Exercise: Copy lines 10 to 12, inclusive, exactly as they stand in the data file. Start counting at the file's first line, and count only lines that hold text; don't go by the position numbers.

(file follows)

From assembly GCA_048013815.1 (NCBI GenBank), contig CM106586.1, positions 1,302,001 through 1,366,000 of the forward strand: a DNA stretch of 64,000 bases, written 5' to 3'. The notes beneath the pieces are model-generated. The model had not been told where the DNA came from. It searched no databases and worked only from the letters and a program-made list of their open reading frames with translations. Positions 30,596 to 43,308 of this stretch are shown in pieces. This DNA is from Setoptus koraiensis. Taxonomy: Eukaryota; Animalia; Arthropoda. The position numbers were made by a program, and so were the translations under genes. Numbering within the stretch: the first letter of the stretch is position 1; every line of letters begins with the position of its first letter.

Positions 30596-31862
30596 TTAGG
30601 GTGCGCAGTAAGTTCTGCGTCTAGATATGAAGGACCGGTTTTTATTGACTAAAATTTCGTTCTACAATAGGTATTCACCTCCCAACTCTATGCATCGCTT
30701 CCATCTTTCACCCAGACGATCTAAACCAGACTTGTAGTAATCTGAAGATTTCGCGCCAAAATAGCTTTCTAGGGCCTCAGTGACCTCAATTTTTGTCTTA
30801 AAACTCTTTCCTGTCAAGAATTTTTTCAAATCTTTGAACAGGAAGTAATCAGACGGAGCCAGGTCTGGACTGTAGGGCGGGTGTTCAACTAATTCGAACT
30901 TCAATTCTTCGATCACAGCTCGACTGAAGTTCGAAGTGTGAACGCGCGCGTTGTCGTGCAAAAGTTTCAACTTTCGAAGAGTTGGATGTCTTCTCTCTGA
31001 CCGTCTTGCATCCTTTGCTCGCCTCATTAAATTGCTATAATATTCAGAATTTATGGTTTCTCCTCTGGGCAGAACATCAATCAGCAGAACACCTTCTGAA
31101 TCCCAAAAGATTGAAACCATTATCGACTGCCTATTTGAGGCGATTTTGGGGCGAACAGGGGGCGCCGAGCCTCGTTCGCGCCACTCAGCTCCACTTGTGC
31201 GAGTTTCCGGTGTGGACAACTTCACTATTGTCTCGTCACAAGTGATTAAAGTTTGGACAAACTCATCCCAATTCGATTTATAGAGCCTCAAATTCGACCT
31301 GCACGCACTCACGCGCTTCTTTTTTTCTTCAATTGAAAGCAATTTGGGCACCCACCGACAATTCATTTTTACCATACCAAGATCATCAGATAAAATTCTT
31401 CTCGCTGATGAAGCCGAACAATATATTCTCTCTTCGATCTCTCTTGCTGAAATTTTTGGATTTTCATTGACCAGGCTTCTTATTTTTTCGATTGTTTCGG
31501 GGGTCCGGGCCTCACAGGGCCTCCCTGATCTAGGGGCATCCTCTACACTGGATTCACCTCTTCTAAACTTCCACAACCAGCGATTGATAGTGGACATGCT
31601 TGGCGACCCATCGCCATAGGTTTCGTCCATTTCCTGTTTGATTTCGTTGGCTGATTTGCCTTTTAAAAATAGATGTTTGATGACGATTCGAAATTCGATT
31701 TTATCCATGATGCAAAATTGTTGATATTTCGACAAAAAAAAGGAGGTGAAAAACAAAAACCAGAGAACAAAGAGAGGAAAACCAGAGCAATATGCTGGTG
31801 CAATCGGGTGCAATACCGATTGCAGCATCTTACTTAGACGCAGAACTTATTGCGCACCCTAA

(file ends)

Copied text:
31201 GAGTTTCCGGTGTGGACAACTTCACTATTGTCTCGTCACAAGTGATTAAAGTTTGGACAAACTCATCCCAATTCGATTTATAGAGCCTCAAATTCGACCT
31301 GCACGCACTCACGCGCTTCTTTTTTTCTTCAATTGAAAGCAATTTGGGCACCCACCGACAATTCATTTTTACCATACCAAGATCATCAGATAAAATTCTT
31401 CTCGCTGATGAAGCCGAACAATATATTCTCTCTTCGATCTCTCTTGCTGAAATTTTTGGATTTTCATTGACCAGGCTTCTTATTTTTTCGATTGTTTCGG